THREE-CHILD FAMILIES affected by the two-child limit face an extra shortfall in meeting the cost of raising their children of £938 this year because benefits are lagging behind the surging cost of living and they are only getting support for two children through universal credit, new Child Poverty Action Group analysis finds. The shortfall for families with more than three children affected by the policy will be greater.
The charity estimates a total of 400,000 families with 1.4 million children are now affected by the policy, introduced five years ago today. Sixty per cent of affected families have three children.
With benefits due to increase by just 3.1 per cent this month, less than half the expected rate of inflation, all families will see a real-terms cut in their benefit income just as costs climb. But the squeeze for families affected by the two-child limit will be particularly acute. If the cost of raising children rises in line with inflation, the cost of three children will be £23 more a week than last year. But the support that three-child families affected by the policy receive from children’s benefits will increase by just £5 – a £938 annual shortfall.
The two-child limit restricts child allowances in universal credit and tax credits worth £2,953 per year to the first two children in a family unless the children were born before 6th April 2017 when the policy came into force.
Affected families will have only £750 in child benefit to help with the costs of a third (or subsequent) child this year.
The two-child limit is the biggest driver of rising child poverty. By 2026/27, over 50 per cent of children in families with more than two children are predicted to be in poverty. Removing the policy would lift 250,000 children out of poverty, CPAG’s analysis finds.
Parents affected by the policy who responded in the last year to a rolling survey for CPAG describe how the policy has forced them to cut both household essentials and children’s activities.
CPAG’s analysis finds 55 per cent of families affected by the policy are couple-families and 45 per cent are single parent families. Existing Government data shows 56 per cent of families affected are working.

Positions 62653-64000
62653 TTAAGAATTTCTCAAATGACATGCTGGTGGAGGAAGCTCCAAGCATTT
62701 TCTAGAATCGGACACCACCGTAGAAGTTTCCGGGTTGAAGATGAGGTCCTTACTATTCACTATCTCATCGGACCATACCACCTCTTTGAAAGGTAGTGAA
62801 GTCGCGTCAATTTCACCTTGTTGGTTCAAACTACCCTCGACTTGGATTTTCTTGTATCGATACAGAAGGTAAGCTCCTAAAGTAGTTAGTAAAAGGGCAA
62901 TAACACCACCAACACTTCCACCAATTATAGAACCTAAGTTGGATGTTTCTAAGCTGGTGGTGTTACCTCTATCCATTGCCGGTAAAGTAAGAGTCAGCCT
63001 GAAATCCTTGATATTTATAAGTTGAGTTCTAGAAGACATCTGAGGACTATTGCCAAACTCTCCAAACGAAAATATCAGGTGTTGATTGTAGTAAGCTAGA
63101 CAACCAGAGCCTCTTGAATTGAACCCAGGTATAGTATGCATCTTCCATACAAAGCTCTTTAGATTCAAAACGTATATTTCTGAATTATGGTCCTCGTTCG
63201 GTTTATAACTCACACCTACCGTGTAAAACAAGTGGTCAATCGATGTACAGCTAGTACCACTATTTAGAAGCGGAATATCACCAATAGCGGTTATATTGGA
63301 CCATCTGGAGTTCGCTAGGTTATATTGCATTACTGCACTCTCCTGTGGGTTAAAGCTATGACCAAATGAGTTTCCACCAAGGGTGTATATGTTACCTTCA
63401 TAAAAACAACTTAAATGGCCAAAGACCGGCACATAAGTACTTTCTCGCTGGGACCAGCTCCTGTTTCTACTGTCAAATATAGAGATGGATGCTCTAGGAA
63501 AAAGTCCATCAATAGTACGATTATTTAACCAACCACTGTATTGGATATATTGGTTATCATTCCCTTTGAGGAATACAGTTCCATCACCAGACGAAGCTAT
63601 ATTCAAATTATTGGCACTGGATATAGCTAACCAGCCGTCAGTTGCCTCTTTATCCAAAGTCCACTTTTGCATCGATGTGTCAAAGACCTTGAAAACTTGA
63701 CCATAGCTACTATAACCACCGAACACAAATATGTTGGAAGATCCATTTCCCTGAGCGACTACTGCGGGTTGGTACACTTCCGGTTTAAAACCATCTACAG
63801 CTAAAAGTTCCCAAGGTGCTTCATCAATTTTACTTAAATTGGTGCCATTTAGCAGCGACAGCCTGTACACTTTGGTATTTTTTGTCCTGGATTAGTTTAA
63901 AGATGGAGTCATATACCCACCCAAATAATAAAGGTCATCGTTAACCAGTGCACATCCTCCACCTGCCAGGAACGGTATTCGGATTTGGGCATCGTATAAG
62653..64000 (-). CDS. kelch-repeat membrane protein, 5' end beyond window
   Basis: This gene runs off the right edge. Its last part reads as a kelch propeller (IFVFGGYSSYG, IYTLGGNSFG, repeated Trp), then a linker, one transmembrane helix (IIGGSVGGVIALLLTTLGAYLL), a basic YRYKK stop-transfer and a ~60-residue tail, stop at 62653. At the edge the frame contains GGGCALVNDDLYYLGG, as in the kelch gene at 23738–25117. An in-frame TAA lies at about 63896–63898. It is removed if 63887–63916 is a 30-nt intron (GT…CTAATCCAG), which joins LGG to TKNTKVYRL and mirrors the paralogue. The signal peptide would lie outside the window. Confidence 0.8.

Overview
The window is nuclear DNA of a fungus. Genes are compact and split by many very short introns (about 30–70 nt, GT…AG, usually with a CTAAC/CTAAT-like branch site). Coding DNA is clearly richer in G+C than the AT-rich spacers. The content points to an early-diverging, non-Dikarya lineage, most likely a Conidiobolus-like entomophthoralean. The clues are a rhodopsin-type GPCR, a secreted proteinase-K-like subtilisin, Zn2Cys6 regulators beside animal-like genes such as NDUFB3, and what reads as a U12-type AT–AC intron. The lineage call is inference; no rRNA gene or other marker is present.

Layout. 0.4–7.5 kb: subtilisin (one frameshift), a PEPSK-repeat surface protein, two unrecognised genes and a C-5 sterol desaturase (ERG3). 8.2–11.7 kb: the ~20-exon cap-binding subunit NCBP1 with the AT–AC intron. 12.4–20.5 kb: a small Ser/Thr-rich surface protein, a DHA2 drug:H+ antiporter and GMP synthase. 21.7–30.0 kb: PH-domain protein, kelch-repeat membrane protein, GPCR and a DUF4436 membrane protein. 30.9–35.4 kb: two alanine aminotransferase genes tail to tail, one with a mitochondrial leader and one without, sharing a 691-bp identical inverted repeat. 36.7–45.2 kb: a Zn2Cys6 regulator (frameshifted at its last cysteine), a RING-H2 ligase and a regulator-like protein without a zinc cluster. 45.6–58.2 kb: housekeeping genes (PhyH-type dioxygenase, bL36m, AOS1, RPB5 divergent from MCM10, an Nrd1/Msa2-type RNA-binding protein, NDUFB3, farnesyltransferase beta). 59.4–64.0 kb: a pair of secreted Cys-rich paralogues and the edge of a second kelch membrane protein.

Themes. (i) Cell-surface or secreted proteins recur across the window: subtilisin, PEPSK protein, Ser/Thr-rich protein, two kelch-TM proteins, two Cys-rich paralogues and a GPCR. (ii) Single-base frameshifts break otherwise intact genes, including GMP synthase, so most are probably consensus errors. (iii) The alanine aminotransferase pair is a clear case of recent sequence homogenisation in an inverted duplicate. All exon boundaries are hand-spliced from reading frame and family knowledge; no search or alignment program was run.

A joint report marking five years of the policy, published today by Child Poverty Action Group, the Church of England and the Benefit Changes and Larger Families research project calls for the two-child limit to be abolished.
Sara Ogilvie, director of policy, rights and advocacy at Child Poverty Action Group said: “The two child limit is a brutal policy that punishes children simply for having brothers and sisters. It forces families to survive on less than they need, and with soaring living costs the hardship and hunger these families face will only intensify. Government must abolish this senseless policy, and protect children from a lifetime of struggle.”
The Rt Revd Paul Butler, Bishop of Durham said: “More than a million children are affected by the two-child limit after five years of its existence. This policy is pushing increasing numbers of children, most in working families, into poverty. It is time that the Government took this seriously and abolished the policy. All children deserve adequate support and sadly this policy discriminates against some of the most vulnerable in our society.
“The plight of larger families affected by this policy will only get worse over the coming months as we face inflation at its highest level in a generation and soaring energy bills.”
Parents responding to the CPAG survey said: “People do not have children for money, people have children out of love. When we had our children we didn’t do it to claim extra benefits, we were both in work. Since having our extra two children that do not qualify in a home of five children we are struggling beyond belief. Basic needs like shampoo and toilet paper we are going without.”
“Having four children is hard as two was not planned (failed implant). I struggle buying day to day things for my children and I go without food most days just so my children can eat and be clothed.”
“I dread when the children come home with a letter for a school trip/scouts trip etc. as I know I am going to struggle to find the money to pay for it. I know it was my choice to have four children but it wasn’t my plan to become a single parent. I feel like [I] fail my children. I want them to have all of the opportunities possible to become successful in their lives but it feels that in order to do this you need money.”
“I got pregnant despite having implant. When I found out it was too late for [an] abortion. I’m struggling since then as I had to give up my work”
“The two-child limit makes me feel like my third child is non-existent and or [not] considered in this world, and it’s heart-breaking that I feel I cannot fully provide for my youngest without struggling.”
CPAG’s estimates are based on the Minimum Income Standard calculations on the cost of raising a child in 2021.
* Read the report here.
* Source: Child Poverty Action Group